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AGU 2019 Representation

At the Dec. 9-13, 2019 AGU conference – Tague Team Lab members along with extended lab friends/collaborators/colleagues, as well as the RHESSys user community were well represented through numerous presentations and posters (listed below).

Naomi Tague – Ecohydrology and Eco-Informatics Linking theory and data to advance learning and discovery (Invited talk, Centennial – SWIRL, Lightning Talks II: Future Water)

Naomi Tague – Forest density reduction impacts on productivity, water use and drought resilience

William Burke – Multiscale Routing – Integrating the Tree-scale Effects of Disturbance into a Watershed Ecohydrologic Model

Janet Choate – Future Mountain: An interactive visualization of people, fire, water and climate in forested landscapes

Louis Graup – Spatial and temporal patterns of summer vegetative water stress resulting from snow drought

Rachel Torres – Estimating urban tree recovery after drought using an eco-hydrologic model parameterized by remote sensing data

Christopher Heckman – The role of sub-surface storage capacities in drought morality patterns along a hillslope in the Sierra Nevada, California

Ryan R Bart – Fuel treatment effects on forest mortality resistance and water yield during drought

Erin J Hanan – Don’t get too comfy: The postburn return of severe fire risk under climate change

Aubrey L Dugger – Assessing the Value of Integrating Remote-Sensing-Based Snow Products into the NOAA National Water Model for Seasonal Water Supply Prediction in the Western U.S.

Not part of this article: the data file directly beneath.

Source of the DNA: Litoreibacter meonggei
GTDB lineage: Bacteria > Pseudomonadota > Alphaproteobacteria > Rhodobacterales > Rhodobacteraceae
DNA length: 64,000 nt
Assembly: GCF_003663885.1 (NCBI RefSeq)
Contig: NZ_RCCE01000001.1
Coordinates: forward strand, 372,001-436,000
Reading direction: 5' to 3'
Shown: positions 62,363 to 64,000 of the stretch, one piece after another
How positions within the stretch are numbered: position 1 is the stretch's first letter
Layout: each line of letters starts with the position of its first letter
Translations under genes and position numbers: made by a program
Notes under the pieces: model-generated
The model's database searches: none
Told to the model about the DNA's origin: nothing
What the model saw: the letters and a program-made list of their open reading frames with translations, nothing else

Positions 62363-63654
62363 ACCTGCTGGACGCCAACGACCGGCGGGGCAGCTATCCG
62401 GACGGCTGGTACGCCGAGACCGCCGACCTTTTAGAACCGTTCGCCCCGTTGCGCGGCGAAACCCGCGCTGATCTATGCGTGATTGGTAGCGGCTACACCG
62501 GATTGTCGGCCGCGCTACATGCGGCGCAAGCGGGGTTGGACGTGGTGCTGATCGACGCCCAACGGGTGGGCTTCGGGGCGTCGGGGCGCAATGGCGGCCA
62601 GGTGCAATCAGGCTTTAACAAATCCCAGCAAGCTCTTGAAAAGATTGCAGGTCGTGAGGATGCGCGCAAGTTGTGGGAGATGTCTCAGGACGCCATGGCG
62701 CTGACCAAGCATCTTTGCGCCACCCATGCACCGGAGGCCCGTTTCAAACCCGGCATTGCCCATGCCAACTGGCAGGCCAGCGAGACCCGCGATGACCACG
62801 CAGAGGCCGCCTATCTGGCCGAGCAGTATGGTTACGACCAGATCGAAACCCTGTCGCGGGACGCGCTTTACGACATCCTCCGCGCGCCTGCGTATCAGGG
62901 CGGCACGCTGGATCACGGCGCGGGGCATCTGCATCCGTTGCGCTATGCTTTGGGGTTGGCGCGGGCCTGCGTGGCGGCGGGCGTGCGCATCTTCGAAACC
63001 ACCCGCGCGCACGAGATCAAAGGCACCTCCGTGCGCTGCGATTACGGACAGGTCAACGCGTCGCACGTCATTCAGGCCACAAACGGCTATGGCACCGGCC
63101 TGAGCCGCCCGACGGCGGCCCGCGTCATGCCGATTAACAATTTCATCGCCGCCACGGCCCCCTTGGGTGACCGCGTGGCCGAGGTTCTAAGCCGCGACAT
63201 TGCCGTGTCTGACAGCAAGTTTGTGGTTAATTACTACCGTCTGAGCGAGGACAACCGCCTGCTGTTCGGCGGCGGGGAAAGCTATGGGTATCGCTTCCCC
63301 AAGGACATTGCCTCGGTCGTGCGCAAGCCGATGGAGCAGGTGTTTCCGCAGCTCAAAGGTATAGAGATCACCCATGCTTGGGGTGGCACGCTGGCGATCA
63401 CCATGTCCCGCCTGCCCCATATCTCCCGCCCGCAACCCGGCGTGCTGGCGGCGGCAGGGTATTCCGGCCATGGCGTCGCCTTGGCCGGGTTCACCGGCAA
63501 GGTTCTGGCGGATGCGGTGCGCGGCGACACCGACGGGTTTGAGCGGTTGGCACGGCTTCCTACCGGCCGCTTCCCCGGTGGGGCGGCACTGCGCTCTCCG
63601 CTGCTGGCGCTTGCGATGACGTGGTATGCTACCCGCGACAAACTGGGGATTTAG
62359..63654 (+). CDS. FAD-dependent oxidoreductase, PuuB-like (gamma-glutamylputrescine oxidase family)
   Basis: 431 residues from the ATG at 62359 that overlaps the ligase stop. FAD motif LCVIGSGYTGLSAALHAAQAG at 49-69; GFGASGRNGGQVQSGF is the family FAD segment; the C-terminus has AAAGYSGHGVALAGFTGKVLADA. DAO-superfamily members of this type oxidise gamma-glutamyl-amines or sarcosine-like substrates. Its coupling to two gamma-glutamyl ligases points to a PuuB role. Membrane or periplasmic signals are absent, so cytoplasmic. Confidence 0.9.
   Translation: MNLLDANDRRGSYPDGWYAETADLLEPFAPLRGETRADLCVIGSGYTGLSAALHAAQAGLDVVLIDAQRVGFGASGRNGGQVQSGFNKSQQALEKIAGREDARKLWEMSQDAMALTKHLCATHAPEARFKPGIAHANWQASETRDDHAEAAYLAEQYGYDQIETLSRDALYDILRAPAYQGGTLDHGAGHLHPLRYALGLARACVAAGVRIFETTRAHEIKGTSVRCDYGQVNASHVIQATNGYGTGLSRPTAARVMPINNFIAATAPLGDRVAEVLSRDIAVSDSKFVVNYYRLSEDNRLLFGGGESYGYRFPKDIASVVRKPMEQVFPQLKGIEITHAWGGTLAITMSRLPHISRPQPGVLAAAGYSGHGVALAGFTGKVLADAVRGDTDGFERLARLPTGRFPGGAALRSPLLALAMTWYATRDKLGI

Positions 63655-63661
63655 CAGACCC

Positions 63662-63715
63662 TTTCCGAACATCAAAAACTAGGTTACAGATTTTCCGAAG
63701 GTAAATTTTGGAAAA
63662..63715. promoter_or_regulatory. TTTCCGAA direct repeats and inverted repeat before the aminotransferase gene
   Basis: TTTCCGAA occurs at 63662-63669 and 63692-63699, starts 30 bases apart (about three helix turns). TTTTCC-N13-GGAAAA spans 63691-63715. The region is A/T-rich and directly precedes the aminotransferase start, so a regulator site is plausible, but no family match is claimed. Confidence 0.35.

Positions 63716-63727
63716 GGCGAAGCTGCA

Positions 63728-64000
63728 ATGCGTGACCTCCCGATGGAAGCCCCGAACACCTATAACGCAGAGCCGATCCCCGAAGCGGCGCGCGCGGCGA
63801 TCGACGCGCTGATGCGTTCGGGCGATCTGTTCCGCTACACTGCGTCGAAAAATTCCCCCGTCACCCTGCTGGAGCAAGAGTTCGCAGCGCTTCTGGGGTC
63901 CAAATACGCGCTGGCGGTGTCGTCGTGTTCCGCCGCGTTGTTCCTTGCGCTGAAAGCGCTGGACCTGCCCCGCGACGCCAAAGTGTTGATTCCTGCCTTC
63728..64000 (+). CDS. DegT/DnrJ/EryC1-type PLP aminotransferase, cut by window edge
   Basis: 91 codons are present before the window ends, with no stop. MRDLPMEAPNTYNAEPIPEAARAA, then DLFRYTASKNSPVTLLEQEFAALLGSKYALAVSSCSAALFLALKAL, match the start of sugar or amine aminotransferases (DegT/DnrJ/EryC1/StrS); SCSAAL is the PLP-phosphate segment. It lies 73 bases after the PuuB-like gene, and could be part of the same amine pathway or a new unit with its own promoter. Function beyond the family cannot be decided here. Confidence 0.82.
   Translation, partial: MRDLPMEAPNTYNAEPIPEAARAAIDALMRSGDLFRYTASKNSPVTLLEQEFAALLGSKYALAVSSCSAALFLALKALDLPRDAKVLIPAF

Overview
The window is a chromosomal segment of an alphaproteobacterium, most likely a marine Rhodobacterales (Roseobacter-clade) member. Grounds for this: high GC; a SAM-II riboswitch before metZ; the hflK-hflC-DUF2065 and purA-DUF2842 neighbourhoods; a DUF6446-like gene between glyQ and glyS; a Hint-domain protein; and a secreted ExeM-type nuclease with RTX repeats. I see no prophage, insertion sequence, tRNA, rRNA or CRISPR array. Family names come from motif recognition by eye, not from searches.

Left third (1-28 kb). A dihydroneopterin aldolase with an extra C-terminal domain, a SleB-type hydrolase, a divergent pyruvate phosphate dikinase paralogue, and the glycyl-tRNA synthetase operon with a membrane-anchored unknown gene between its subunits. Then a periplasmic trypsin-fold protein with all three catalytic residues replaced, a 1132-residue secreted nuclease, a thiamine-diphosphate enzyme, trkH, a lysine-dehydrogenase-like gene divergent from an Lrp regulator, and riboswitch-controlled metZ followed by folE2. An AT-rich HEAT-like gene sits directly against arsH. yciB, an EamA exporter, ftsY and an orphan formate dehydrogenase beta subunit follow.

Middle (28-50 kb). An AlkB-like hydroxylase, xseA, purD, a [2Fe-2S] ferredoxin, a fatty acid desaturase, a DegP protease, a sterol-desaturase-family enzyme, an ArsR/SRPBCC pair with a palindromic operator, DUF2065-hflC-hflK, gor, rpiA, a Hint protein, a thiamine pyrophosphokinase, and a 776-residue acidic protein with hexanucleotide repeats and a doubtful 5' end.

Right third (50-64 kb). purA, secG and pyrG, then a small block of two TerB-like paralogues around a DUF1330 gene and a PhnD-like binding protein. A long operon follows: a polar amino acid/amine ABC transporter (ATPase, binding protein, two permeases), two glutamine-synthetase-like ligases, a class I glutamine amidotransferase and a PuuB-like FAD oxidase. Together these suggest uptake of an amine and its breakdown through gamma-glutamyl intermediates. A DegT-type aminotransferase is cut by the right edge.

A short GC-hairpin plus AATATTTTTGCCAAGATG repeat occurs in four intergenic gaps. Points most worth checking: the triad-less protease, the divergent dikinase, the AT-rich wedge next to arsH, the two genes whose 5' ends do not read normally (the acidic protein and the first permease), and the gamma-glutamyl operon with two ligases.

Ryan Niemeyer – Restoration, Streamflow, and Stakeholder Engagement: Integrating Forest Owner & Manager Input with Hydro-Ecological Simulations

Clare Stephens – Model robustness to climate change: an experiment with the ecohydrologic model RHESSys

Jianning Ren – What Are the Relative Roles of Future Climate Change and Fire Suppression in Changing Wildfire Regime in Central Idaho?

Gabrielle F.S. Boisrame – Restoring a Natural Fire Regime Alters Streamflow, Snowpack, and Storage in a Sierra Nevada Catchment

Rebecca Gustine – Is forest management a safeguard against a climate change-altered wildfire regime in the City of Seattle’s largest source watershed?

Laurence Lin – Evaluating instream restoration effectiveness in reducing nitrogen export from an urban catchment with a coupled data-modeling approach

Taehee Hwang – Nonstationary Hydrologic Behavior in Forested Watersheds Is Mediated by Climate-Induced Changes in Growing Season Length and Subsequent Vegetation Growth

Mohammad Safeeq – Assessment of hydrologic impacts of climate change in the Sierra Nevada: comparisons between radiative change and CO2 fertilization

Ty Brandt – Assessing WRF’s Seasonal Quantitative Precipitation Estimates (QPE) in California’s Sierra Nevada Using the Airborne Snow Observatory

Charles Scaife – Evolution of Stormflow Thresholds in Long-Term Instrumented Catchments

Elizabeth M. B. Doran – Understanding Individual Action in Addressing Harmful Algal Blooms using a Social Ecological Integrated Assessment Model at the Watershed Scale

Jared David Smith – Bayesian Calibration of an Ecohydrological Model to inform Spatial Water Quality Risk Assessment and Green Infrastructure Siting

Chen Xu – Evaluation of ENSO Impact on Hydroclimatic Variability

Coupling fire spread with ecohydrology to simulate future fire regimes

Last week, Tague Team Lab friend and collaborator Maureen Kennedy (Assistant Professor, University of Washington, Tacoma) presented “Projecting future fire regimes and watershed dynamics requires coupling fire spread with ecohydrology” at the 8th International Fire Ecology and Management Congress in Tuscon, Arizona. Preliminary results were presented from the coupled WMFire fire spread/RHESSys Hydro-Ecological model used to evaluate which watershed ecosystem services and fire regime characteristics are most sensitive to dimensions of climate change.